Medico-legal risk: What otolaryngologists need to know

Know your risk – data by clinical specialty

A physician examining a patient’s throat.

4 minutes

Published: July 2023

At the end of 2021, 735 CMPA members were otolaryngologists (Type of Work 77). In the recent 5 years (2017 – 2021)1, 23.4% of otolaryngologists were named in one new medico-legal case (legal action or complaint), and another 14.2% were named in two or more new cases.

Annually, 10.5% of otolaryngologists were named in one new medico-legal case, and an additional 1.6% were named in two or more new cases on average across this five-year period.1

What are the relative risks of a medico-legal case for otolaryngologists?

  •   ENT Surgeons, College(n=546)
  •   ENT Surgeons, Legal(n=281)
  •    All surgical specialties, College(n=6,955)
  •   All surgical specialties, Legal(n=4,439)

Between 2012 and 2021, the rate of College matters2 for otolaryngologists showed more fluctuations compared to the group of all surgical specialties. Overall, there was no significant difference between the two groups during this period.

Compared to all surgical specialties, otolaryngologists had consistently lower rates of civil legal actions.

The following sections describe the findings based on the 242 civil legal cases, College, and hospital matters involving otolaryngologists with peer expert criticism that were closed by the CMPA between 2011 and 2021.

What are the most common patient complaints and peer expert criticism? (n=242)3

Issue %, Patient allegation %, Peer expert criticism
Deficient assessment 33 11
Inadequate consent process 23 12
Diagnostic error 23 17
Injury associated with healthcare delivery 21 15
Communication breakdown with patient 19 12
Unprofessional manner 18 4
Inadequate monitoring or follow-up 16 9
Failure to perform test or intervention 12 7
Insufficient knowledge or skill 10 11
Inadequate office procedure 9 7

Complaints are a reflection of the patient’s perception that a problem occurred during care. These complaints are not always supported by peer expert opinion. Peer experts may not be critical of the care provided, or may have criticisms that are not part of the patient allegation. These complaints might not result in a negative finding by a College or court.

What are the most frequent interventions with peer expert criticism? (n=242)

Nasal repair surgery (e.g. nasoplasty, rhinoplasty, septoplasty) (23%), Excision of the tonsils and adenoids (e.g. Tonsillectomy, adenoidectomy) (17%), Excision of sinuses (e.g. Sinusectomy, polypectomy) (16%), Fxiation of the skin of the face, forehead and neck (e.g. Facelift, brow/neck lift) (10%), Drainage of the sinuses (e.g. sphenoidotomy, antrostomy, pansinusectomy for drainage) (8%)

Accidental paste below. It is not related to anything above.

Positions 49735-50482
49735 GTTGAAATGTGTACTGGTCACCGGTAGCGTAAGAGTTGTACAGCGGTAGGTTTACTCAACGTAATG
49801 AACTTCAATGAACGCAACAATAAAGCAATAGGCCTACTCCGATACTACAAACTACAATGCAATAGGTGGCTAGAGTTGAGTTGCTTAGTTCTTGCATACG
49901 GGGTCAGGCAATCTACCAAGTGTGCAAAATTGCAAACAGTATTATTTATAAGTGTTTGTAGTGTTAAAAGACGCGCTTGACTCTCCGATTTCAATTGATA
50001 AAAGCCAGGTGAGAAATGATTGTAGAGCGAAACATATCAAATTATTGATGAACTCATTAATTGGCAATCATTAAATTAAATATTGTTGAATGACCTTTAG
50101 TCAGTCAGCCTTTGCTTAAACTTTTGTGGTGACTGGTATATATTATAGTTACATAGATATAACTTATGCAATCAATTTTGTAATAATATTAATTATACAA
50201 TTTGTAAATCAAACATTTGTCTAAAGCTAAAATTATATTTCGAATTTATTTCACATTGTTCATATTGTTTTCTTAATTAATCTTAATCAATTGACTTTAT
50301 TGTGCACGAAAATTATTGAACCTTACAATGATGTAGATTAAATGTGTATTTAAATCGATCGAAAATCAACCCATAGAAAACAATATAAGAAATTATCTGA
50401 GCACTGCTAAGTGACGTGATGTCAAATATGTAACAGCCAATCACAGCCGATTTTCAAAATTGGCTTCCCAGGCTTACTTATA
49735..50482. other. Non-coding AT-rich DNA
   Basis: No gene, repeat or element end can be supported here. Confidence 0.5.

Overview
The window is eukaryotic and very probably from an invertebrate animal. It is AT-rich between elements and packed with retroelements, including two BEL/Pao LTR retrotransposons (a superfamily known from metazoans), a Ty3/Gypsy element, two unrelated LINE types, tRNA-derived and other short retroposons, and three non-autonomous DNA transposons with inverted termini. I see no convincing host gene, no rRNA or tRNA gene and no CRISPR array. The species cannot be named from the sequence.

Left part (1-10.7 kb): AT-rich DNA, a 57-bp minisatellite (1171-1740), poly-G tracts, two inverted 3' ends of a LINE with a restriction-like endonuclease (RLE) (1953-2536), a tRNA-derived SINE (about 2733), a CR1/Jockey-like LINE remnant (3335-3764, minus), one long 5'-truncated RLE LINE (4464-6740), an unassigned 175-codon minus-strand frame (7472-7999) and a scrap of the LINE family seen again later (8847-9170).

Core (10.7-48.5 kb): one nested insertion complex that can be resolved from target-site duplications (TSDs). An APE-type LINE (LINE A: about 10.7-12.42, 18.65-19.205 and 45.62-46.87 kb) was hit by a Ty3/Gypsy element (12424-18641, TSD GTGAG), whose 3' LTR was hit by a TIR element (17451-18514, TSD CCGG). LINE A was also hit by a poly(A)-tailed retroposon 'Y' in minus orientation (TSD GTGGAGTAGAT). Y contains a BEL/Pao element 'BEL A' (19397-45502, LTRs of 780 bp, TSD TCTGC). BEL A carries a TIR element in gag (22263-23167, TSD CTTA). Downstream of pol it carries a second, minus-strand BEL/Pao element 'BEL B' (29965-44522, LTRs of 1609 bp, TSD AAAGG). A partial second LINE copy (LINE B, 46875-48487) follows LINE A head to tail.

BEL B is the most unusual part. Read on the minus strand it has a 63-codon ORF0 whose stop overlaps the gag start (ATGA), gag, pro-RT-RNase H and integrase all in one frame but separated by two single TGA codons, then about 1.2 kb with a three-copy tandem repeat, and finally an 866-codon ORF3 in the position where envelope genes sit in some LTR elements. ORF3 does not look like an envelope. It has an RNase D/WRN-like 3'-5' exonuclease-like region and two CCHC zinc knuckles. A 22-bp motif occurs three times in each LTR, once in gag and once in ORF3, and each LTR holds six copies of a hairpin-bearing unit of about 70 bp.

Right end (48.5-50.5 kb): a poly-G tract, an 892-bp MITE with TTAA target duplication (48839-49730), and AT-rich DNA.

•   Nasal repair surgery (e.g. nasoplasty, rhinoplasty, septoplasty) (23%)
  •   Excision of the tonsils and adenoids (e.g. Tonsillectomy, adenoidectomy) (17%)
  •   Excision of the sinuses (e.g. Sinusectomy, polypectomy) (16%)
  •   Fxiation of the skin of the face, forehead and neck (e.g. Facelift, brow/neck lift) (10%)
  •   Drainage of the sinuses (e.g. sphenoidotomy, antrostomy, pansinusectomy for drainage) (8%)

The most common peer expert criticisms on these interventions include:

  • Inadequate documentation
  • Insufficient knowledge/skill
  • Deficient assessment
  • Inadequate consent process
  • Poor decision-making regarding management

Intervention frequencies among medico-legal cases are likely representative of otolaryngologists’ practice patterns and do not necessarily reflect high risk interventions.

In the 242 cases, 36 patients suffered injuries during a procedure. For example,

  • punctured dura causing CSF leak during endoscopic sinus surgery
  • orbital lamina puncture during ethmoid sinus endoscopic polypectomy
  • facial nerve injury during tympanoplasty
  • severed facial artery during tonsillectomy

In addition, patients received the wrong surgery, e.g. surgery performed on the wrong ear.

What are the top factors associated with severe patient harm4 in medico-legal cases?

Factors associated with severe patient harm.

Patient factors5

  • Cancer or progression of cancer
  • Cerebrovascular disease
  • Cardiac arrest

Provider factors6

  • Deficient patient assessment
  • Failure to attend to the patient
  • Failure to refer the patient
  • Inadequate monitoring or follow-up
  • Poor clinical decision-making (e.g. whether to proceed with surgery or not)
  • Deviation from a clinical procedure or protocol

System factors6